10/15/2015 05:05 EDT | Updated 10/15/2016 05:12 EDT

My Open Love Letter to American Apparel

FILE - In this Wednesday, July 9, 2014, file photo, passers-by walk in front of the American Apparel store in the Shadyside neighborhood of Pittsburgh. American Apparel said Monday, Oct. 5, 2015, it is filing for Chapter 11 bankruptcy protection. The company said that its U.S. retail stores will continue to operate and that its international stores are not affected. (AP Photo/Keith Srakocic, File)

The following is what can only be described as a letter of hope and admiration.

You already know that the company is flailing. Amidst the ex-CEO's sexual harassment scandals, it's inability to pay its workers, suppliers and debtors, American Apparel has definitely seen better days.

And I am sad.

I'm often greeted with scowls when I share my love for this brand with friends and strangers. "Why?! Hello, haven't you read the news?!" And to be fair, their reaction isn't uncalled for. The news has been ugly at best, infuriating, and downright awful at its worst. It's tough to separate the man from the vision and business, and judge things appropriately.

So, why is this a love letter?

As the company dangles on the brink of what can be a miraculous recovery, an adoption by a graceful saviour, or a total vulture-fest, I'm hoping it's one or both of the former two, and not the latter.

Hate the high-waisted disco pants or the company's sexy photos as you will, but there are some things that I'd like to point out as undeniable.

American Apparel's business model of bringing garment manufacturing back to America during a time when most companies wouldn't dream of it will always be the best part of its legacy.

It was and continues to be as unapologetic in its views on sweatshop-free labour and made-in-America clothing as it is for its sense of style and raunchy photos.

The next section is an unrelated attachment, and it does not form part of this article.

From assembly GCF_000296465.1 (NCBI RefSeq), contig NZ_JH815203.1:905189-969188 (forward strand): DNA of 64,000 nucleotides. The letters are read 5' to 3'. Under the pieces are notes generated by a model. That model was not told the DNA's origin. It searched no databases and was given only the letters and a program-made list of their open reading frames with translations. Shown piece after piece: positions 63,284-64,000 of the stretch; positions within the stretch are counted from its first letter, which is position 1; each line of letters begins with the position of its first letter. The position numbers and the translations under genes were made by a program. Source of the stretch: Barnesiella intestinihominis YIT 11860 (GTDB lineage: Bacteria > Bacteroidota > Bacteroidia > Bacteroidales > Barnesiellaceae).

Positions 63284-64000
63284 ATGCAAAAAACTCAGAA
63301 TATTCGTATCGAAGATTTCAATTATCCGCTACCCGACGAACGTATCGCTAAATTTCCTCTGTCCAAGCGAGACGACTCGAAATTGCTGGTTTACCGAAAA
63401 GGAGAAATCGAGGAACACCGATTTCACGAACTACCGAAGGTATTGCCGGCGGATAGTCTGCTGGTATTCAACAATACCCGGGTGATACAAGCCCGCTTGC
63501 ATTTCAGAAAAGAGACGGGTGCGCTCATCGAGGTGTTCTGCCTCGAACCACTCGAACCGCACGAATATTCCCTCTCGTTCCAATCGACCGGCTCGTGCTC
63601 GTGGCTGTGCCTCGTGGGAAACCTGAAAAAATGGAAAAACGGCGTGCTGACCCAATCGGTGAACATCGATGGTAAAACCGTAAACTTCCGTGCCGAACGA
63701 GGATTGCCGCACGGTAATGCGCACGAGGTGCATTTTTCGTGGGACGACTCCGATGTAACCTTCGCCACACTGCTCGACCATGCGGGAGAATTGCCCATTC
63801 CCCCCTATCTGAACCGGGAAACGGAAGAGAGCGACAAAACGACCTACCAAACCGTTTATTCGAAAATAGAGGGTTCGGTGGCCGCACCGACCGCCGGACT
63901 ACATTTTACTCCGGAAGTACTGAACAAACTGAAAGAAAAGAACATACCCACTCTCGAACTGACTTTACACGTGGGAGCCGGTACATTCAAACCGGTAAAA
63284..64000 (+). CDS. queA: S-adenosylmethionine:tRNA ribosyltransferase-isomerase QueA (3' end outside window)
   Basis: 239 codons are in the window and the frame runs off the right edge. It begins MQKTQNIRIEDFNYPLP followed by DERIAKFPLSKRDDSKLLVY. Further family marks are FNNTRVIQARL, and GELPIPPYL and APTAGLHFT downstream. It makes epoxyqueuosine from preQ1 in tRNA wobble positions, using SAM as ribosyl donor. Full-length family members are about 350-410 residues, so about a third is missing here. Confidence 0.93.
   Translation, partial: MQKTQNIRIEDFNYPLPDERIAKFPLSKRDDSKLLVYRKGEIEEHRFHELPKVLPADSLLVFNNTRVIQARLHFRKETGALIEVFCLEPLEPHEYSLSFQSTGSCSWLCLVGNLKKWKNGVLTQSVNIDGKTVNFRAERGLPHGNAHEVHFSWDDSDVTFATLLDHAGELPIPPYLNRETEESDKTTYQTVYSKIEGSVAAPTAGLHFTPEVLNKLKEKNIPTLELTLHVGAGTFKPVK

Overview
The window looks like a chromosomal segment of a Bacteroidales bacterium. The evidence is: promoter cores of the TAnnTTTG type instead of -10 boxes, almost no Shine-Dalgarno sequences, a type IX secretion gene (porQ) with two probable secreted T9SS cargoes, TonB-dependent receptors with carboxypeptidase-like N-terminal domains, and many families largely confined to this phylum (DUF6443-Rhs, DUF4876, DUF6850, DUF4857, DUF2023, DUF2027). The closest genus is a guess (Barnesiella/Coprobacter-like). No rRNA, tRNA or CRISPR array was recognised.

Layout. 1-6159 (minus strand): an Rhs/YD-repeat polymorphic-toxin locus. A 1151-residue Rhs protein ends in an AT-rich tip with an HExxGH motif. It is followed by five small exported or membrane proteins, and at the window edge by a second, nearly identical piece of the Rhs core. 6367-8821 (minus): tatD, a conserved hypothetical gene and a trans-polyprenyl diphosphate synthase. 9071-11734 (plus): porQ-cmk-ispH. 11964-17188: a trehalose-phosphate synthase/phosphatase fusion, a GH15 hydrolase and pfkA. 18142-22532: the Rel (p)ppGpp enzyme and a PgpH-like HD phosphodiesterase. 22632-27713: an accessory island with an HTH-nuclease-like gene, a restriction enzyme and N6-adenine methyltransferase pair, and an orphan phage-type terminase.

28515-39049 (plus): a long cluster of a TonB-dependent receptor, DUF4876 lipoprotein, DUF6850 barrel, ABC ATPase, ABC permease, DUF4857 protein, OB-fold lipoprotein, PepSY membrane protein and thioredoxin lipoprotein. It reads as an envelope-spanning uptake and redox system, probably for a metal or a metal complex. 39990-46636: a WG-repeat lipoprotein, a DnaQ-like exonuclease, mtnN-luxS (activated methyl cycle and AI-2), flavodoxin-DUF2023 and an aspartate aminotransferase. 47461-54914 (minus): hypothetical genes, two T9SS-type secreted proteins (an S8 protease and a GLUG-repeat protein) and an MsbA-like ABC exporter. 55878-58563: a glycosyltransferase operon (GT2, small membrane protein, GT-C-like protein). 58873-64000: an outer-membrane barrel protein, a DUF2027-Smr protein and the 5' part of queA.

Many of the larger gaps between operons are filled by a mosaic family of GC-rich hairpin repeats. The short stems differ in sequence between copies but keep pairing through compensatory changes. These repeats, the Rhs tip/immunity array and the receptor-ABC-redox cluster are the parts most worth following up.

And there is no doubt in my mind that it gave birth to the dreams of other local clothing companies who believed that it was indeed possible to make clothing in the homeland once again.

It's almost unbelievable to think of making clothing locally and paying garment workers salary and benefits. And yet they did it for many years.

American Apparel's energy and fashion risk-taking was refreshing, and I would venture to say that it revived a love for long-lost styles that have since been adopted and copied by many fast-fashion retailers.

Blatant dare-to-dream mentality and unabated vision is so hard to come by these days.

This is the stuff of icons.

Whatever happens, American Apparel is an example of what to do.

Don't be lukewarm. It's better to have a brief moment of guts and glory than to have many years of lucrative but forgettable existence.

Money isn't everything.

It's too easy to get caught up in the scandal and forget the good bits.

The public's general reaction to the brand's scandals is ironic, given that most people are absolutely unaware of the practices of other fashion labels they wear, their ethos and treatment of workers.

American Apparel, I love you for what you were and believed in.

Things are complicated now, and any turnaround won't be easy.

No one knows what the future holds, but I will send well wishes your way.

With love.


Scandals That Rocked American Apparel